BJJ is undoubtedly an incredibly effective art and a base level is absolutely required. A good base knowledge can negate a large skill discrepancy (see Ryan Hall v Artem Lobov) which makes the work of Maia and Nurmagedmenov all the more impressive. Nurmagedmenov by the way is a Combat Sambo fighter (MMA with a Gi jacket as far as I can tell). BJJ like any self respecting “live” martial art readily absorbs any effective techniques from other disciplines so a lot of submission grappling techniques all get referred to as BJJ.
For stand-up grappling it’s predominately Wrestling, or aspects of it. Freestyle Wrestling if you’re shooting in or dropping down for legs, Greco Roman if it’s upper body throws, limited bit of Judo but you’d want to take them by surprise and/or be very good. Muai Thai is also incorporated for knees or elbows in the clinch and a limited bit of dirty boxing (uppercuts being most effective).
Outside of the clinch Muai Thai can be a bit limited due to its rule set. In traditional Muai Thai you have a square on and tall stance. It allows you to keep your weight balanced so any leg can be quickly raised for a check/knee/switch kick. Evasive footwork or movement is not used much, points are not scored for clean accurate hits but for “effective” hits that knock your opponent off balance and prevent them from answering back straight away with their own attack. What you do get though are extremely strong round kicks that turn to whole hip around and slam the shin through your opponent like a bat, knees driven through your gut and elbows that slice eyebrows open. The wide stance restricts your movement though and leaves you prone to a fighter that cuts angles and also to double leg takedowns.
On the other hand Boxing’s “bladed” side on stance makes for a small profile and narrower target (see also TKD/ karate). Big gloves allow you to use a shell defense, clinching up causes a reset. I actually don’t know all that much about Boxing as I’ve never really watched it and find it a bit daft and limited now. As gruelling as Wrestling is though, 12 rounds at Boxing pace is exhausting and needs huge stamina. Boxing will give you fast hands, good head movement, parries, feints, footwork. The small gloves, kicks to those heavy front legs, knees to a bobbing/weaving opponent makes MMA boxing a completely different game to traditional boxing. Hell, those big daft looking waist bands protect half the body.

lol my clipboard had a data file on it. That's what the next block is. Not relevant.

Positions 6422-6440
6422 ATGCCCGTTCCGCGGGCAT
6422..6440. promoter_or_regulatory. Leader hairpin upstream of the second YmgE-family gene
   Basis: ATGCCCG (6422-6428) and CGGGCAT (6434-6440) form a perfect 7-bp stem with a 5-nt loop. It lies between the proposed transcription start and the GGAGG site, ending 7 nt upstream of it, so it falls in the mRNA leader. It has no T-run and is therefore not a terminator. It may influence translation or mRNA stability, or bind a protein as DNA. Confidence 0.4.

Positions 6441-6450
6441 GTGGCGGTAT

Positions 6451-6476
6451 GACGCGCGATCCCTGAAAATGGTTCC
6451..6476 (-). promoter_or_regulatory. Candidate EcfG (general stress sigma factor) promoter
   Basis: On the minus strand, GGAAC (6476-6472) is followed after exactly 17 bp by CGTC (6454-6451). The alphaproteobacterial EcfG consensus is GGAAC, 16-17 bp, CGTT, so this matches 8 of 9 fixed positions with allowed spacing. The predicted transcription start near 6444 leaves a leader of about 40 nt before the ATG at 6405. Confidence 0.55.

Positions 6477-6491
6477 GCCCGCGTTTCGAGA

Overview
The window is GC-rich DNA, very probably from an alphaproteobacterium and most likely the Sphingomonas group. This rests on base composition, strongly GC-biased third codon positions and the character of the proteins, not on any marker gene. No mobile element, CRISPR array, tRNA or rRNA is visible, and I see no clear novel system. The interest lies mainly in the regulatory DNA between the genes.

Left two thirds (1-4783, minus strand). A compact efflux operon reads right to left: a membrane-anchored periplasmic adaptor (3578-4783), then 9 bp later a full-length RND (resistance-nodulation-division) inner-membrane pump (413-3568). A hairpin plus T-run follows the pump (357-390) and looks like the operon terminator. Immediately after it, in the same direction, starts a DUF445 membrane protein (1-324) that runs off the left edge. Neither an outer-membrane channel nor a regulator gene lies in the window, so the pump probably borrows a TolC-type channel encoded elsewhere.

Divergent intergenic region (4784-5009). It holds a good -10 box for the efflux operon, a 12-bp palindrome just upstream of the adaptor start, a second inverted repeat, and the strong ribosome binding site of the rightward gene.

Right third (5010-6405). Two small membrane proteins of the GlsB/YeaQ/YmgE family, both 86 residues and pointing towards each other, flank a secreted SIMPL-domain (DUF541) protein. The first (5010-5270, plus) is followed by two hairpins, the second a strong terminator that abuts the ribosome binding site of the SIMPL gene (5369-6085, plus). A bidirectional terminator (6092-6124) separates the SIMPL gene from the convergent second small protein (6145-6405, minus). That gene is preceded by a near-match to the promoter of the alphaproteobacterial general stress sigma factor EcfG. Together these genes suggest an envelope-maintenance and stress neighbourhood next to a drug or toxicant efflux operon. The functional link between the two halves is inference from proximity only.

MMA is still a very young sport. Compromises to the no-rules had to be made and an MMA game has appeared as a result. GSP came from a karate background and became one of the best MMA wrestlers (and jabbers) through his smooth mixing with striking. Jon Jones, a BBJ white belt and high school wrestler out grappled an Olympic level wrestler. Young fighters are appearing who don’t have backgrounds outside of MMA. SBG on the Long-Mile Rd have a kids programme run by Owen Roddy that looks like a Medieval army in training.
The different disciplines only really give us a vocabulary, no single discipline has been adopted wholesale but many have provided techniques, some of the better techniques were already being shared/adapted by a number of disciplines. Techniques from disciplines that were once wholly disregarded are being incorporated and effectively used by well rounded opponents now.
There still will be those guys that are very highly skilled in particular aspects and techniques that will make the gap between their opponents look huge. It’s the old Bruce Lee adage of “Don’t fear the man who practices 10,000 different kicks, fear the man who has practiced one kick 10,000 times” Only trouble is, if you're wholly ignorant to too many of those 10,00o different techniques you run the risk of being caught by one.
Joe Rogan has always done a great job of making the ground game accessible, he’s also very knowledgeable with striking (Ronda Rousey comments aside). He’s never fought MMA though and that huge grey area between Striking and the Ground game that makes MMA distinct to everything else doesn't always get commented on. With the increased use of ex-fighters doing commentary though, viewers are going to get better and better explanations of the techniques that are particular to MMA. There's also the whole aspect of fighting against the cage, which is not a part of any other sport that I can think of.